Ellen G. White

Topics: Seventh-day Adventist Church, Ellen G. White, Adventist Review Pages: 2 (574 words) Published: September 27, 2014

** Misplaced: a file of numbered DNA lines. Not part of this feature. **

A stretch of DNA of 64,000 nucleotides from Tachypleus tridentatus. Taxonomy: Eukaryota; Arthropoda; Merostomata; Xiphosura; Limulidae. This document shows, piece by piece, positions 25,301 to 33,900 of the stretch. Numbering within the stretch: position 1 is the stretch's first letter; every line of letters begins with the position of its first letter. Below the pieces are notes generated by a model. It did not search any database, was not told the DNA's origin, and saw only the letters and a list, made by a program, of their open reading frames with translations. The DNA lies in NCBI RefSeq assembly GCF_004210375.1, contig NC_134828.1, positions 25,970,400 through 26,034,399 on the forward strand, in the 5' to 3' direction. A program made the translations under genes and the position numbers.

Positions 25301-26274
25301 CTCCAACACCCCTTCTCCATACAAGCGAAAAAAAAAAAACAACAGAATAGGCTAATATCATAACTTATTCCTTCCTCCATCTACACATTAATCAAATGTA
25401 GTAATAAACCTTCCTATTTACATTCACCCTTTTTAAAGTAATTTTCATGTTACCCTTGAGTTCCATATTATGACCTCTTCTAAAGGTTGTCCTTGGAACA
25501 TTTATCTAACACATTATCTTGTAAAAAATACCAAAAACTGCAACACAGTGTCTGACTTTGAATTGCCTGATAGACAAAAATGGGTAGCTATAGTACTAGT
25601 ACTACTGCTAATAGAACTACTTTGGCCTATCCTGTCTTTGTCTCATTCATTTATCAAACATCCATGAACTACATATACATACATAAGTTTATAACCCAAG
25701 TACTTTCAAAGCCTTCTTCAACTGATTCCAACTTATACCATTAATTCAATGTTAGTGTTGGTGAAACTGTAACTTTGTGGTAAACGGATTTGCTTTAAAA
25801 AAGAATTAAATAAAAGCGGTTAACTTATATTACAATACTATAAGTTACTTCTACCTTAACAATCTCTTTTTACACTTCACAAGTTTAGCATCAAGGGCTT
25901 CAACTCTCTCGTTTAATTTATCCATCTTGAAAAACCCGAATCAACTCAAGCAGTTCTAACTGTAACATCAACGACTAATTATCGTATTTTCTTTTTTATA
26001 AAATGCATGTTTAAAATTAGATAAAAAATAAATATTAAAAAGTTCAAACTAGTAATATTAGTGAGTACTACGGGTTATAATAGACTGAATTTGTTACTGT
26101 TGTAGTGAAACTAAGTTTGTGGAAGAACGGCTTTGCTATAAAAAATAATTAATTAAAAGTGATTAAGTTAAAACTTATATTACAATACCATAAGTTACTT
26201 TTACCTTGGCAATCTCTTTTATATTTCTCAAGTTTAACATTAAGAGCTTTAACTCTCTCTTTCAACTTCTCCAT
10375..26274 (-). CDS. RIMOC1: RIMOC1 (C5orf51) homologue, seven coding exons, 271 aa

Ellen Gould Harmon White, née Ellen Gould Harmon   (born Nov. 26, 1827, Gorham, Maine, U.S.—diedJuly 16, 1915, St. Helena, Calif.), American religious leader who was one of the founders of theSeventh-day Adventist Church and whose prophecies and other guidance were central to that denomination’s early growth. Ellen Harmon sustained a serious injury at the age of nine that left her facially disfigured and for some time unable to attend school. Her education ended with a brief period at the Westbrook Seminary and Female College of Portland, Maine, in 1839. The following year she underwent a religious experience at a Methodist camp meeting, and she was baptized in 1842. A short time later she followed her family in becoming a follower of William Miller, the Adventist prophet who was preaching the imminent return of Christ (fixed for October 22, 1844). Undismayed later by the apparent failure of Miller’s prophecy, Harmon retained the Adventist view. In December 1844 Harmon experienced the first of what she would later claim were some 2,000 visions. She began an itinerant ministry to discouraged Millerites, bringing news of the future and messages of encouragement gained from her visions. In 1846 she married the Reverend James S. White, another Adventist minister. They traveled together through New England and gradually moved farther afield, spreading the Adventist faith. She published A Sketch of the Christian Experience and Views of Ellen G. White (1851) and then her Supplement to the Experience and Views of Ellen G. White(1854). After the Whites moved to Battle Creek, Michigan, in 1855, that city became the centre of Adventist activity. Representatives of scattered Adventist congregations met there in 1860 and adopted the name Seventh-day Adventists. Three years later the church adopted a formal denominational structure. Throughout the work of organization and the establishment of an Adventist orthodoxy, Ellen White’s visions were a guiding force. The scriptural...
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